Defending Cyberspace with Fake Honeypots
Rowe, Neil C.
Custy, E. John
Duong, Binh T.
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Honeypots are computer systems designed for no purpose other than recording attacks on them. Cyber-attackers avoid them since honeypots jeopardize the secrecy of attack methods and it is hard to launch attacks from them. This suggests that a computer system might pretend to be a honeypot to scare away attackers, reducing the number of attacks and their severity. This could be done on ordinary computer systems as a kind of “vaccination” of those systems, to create what we call “fake honeypots”. After some background, we examine this idea here from three perspectives. We develop a mathematical model of what would make an attacker go away. We report experiments with deliberate distortions on text to see at what point people could detect deception, and discover they can respond to subtle clues. We then report experiments with real attackers against a honeypot. Results show that attacks on it decreased over time which may indicate that attackers are being scared away, irregular outages of the honeypot stimulated attacks, and other changes occurred in response to our manipulations. We conclude with some speculation about the escalation of honeypot-antihoneypot techniques.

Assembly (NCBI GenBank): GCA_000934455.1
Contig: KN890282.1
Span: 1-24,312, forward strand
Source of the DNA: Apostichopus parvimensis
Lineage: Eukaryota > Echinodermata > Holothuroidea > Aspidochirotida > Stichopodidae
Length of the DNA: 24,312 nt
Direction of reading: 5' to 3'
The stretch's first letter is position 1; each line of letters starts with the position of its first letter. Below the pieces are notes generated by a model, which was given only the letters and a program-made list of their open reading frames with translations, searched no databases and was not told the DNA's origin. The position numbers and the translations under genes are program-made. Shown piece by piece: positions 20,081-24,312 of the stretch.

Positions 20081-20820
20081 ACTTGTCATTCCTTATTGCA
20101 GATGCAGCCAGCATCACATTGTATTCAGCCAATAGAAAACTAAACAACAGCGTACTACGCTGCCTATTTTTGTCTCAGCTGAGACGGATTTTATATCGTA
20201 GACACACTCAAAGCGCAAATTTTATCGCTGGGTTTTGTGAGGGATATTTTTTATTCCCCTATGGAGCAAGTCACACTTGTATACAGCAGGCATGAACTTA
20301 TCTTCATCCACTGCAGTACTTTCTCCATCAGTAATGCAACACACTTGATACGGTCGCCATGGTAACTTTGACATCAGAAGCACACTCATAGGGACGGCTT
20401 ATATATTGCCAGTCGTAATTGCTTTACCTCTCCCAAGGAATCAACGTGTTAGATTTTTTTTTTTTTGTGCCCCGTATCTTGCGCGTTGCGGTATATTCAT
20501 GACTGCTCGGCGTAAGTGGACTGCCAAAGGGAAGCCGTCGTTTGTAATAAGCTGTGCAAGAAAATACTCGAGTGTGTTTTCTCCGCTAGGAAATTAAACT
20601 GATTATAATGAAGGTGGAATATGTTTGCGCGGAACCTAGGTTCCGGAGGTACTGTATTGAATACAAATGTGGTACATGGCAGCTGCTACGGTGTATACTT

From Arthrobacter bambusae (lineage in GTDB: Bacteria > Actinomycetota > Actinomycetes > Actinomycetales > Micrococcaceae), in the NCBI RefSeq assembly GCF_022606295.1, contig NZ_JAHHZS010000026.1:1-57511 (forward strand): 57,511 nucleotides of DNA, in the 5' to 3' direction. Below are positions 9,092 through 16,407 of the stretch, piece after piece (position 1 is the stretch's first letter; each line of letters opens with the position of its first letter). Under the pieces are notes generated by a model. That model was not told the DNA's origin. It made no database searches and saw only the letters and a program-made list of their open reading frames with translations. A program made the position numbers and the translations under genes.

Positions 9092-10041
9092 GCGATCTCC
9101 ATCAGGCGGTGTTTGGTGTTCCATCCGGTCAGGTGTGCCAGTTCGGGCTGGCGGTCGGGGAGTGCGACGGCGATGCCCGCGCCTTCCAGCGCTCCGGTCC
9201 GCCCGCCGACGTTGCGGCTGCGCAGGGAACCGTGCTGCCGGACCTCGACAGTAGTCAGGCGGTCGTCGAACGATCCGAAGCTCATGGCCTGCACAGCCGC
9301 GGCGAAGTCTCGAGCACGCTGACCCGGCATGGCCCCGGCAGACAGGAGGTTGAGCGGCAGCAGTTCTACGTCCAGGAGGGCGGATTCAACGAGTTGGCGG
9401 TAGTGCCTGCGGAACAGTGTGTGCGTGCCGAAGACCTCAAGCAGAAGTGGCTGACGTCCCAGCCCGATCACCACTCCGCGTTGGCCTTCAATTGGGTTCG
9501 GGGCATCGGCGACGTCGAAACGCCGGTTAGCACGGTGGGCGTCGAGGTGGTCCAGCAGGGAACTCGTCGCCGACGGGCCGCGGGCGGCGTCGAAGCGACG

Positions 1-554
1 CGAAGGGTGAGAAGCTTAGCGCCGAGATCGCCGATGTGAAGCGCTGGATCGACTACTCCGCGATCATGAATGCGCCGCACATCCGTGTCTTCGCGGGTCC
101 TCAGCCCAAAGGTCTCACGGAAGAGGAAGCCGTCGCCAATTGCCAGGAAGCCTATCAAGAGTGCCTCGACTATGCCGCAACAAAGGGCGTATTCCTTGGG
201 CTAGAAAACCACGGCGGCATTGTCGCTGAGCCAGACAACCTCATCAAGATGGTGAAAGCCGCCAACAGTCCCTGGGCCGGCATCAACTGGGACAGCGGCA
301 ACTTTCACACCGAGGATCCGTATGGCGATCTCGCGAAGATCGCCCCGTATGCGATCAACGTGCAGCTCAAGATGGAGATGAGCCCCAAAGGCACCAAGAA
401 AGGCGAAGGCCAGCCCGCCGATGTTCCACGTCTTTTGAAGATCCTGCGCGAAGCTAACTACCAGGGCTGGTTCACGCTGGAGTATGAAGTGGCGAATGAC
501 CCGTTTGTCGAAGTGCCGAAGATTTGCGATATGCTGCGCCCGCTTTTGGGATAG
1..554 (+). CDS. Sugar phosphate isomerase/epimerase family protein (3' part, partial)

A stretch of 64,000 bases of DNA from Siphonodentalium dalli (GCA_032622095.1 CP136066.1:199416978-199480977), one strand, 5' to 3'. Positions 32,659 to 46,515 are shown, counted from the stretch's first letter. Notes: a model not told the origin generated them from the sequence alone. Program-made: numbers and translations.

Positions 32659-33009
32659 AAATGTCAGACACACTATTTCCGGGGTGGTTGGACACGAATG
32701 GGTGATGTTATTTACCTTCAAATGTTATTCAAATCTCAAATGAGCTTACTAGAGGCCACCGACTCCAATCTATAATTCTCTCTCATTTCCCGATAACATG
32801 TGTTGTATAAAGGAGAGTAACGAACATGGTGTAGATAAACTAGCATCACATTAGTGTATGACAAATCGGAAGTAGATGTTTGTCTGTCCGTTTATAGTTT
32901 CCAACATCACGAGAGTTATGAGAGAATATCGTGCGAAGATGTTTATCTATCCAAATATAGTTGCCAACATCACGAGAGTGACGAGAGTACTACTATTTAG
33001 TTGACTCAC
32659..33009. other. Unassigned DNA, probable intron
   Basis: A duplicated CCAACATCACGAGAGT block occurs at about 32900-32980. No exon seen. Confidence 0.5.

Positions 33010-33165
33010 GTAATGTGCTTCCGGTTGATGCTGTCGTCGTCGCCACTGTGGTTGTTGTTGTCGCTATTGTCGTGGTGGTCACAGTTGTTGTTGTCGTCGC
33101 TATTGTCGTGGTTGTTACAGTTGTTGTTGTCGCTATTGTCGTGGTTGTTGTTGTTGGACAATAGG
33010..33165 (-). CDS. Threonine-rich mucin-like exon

This paper appeared in the Journal of Computers, 2 (2), 2007, pp. 25-36.
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Duong, Binh T. (Monterey, California. Naval Postgraduate School, 2006-03);Honeypots are computer systems deliberately designed to be attack targets, mainly to learn about cyber-attacks and attacker behavior. When implemented as part of a security posture, honeypots also protect real networks by ...
Yahyaoui, Aymen (Monterey, California: Naval Postgraduate School, 2014-09);Deception can be a useful defensive technique against cyber attacks. It has the advantage of unexpectedness to attackers and offers a variety of tactics. Honeypots are a good tool for deception. They act as decoy computers ...
Rowe, Neil C.; Duong, Binh T.; Custy, E. John (Monterey, California. Naval Postgraduate School, 2006-06);Cyber-attackers are becoming more aware of honeypots. They generally want to avoid honeypots since it is hard to spread attacks from them, attacks are thoroughly monitored on them, and some honeypots contain planted false ...